Beliefnet
The Celebrity Therapist

It’s no secret that our society has a little, shall we say, hang-up on body image. While women are the primary targets, let’s not forget our testosterone-laden brethren, who are not exempt from “good-natured” ribbing from pals, or offhand comments from wives or girlfriends.

While many may see this constant criticism as normal, the fact is, the dark side of eating disorders is very real and even life-threatening. For those suffering with anorexia, bulimia or binge eating disorders, professional help is available and necessary, says Meredith Watkins from Recovery View.com.

And for the rest of us, here’s a little reality check, some perspective from Carl Jung: “We cannot change anything unless we accept it. Condemnation does not liberate, it oppresses.” Consider this the next time you cast a critical glare at that part of your body that apparently did not get the memo that it was supposed to remain unchanged from its 18-year-old counterpart.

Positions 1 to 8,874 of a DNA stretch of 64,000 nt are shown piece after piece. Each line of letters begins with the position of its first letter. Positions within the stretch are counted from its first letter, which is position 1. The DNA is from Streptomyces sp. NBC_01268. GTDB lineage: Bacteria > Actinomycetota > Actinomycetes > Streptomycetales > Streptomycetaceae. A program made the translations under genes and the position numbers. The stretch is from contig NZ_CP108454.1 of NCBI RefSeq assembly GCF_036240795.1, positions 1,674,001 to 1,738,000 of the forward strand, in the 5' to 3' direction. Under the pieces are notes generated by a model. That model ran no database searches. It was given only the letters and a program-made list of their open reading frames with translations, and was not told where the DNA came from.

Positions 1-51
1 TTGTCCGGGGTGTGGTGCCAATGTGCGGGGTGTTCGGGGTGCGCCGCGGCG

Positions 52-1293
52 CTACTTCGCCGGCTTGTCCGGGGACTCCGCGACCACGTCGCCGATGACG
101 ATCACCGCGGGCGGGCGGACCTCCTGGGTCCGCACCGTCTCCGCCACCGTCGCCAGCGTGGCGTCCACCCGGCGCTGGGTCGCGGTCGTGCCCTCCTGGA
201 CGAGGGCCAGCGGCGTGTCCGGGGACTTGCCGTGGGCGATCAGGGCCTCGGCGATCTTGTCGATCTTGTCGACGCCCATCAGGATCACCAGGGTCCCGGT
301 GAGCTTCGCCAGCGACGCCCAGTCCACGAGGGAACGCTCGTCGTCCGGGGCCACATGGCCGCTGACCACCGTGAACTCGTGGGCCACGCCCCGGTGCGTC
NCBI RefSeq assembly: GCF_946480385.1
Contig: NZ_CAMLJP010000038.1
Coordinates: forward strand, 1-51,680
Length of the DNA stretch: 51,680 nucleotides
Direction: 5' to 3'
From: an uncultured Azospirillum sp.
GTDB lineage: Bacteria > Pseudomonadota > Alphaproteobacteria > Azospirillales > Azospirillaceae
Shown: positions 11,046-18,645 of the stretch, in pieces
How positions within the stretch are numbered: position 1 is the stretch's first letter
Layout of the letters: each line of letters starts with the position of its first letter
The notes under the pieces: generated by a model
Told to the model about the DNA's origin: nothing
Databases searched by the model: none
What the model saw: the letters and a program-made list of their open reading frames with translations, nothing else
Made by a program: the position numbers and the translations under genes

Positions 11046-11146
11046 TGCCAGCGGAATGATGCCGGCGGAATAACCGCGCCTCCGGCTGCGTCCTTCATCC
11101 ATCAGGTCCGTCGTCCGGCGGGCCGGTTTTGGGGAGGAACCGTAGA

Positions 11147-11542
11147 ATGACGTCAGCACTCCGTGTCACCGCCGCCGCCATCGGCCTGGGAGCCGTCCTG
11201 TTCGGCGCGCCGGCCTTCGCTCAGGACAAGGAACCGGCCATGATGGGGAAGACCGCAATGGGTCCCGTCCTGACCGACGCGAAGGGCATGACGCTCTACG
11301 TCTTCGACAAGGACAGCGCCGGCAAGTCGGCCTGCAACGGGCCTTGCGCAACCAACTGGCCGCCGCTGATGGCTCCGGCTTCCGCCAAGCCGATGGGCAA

End the dictatorship that has oppressed your unsuspecting thighs, stomach or backside. Paradoxically, doing so does not relinquish you to the slovenly mound of mush you so fear — My book, The Law of Sobriey says this  frees up the energy you have spent in frustration and self-loathing to be used productively, in such ground-breaking endeavors as taking a deep breath and smiling. Filling your lungs with ocean air or rejoicing that your legs are capable of taking you down a sun-dappled path.

Like any shift of perspective, this takes time. But the only way to begin the shift is to try a little bit every day — some kindness turned inward, like soothing an injured child. Perhaps this is exactly what our abused bodies have always needed: praise for what it does right, rather than punishment for not living up to our unrealistic expectations.

Anne Lamott, in her book, Grace (Eventually) sums it up perfectly: “To step into beauty, does one have to give up on losing a little weight? No, of course not. Only if you’re sick of suffering. Because if you cannot see that you’re okay now, you won’t be able to see it if you lose twenty pounds. It’s an inside job.”

Join the Discussion
comments powered by Disqus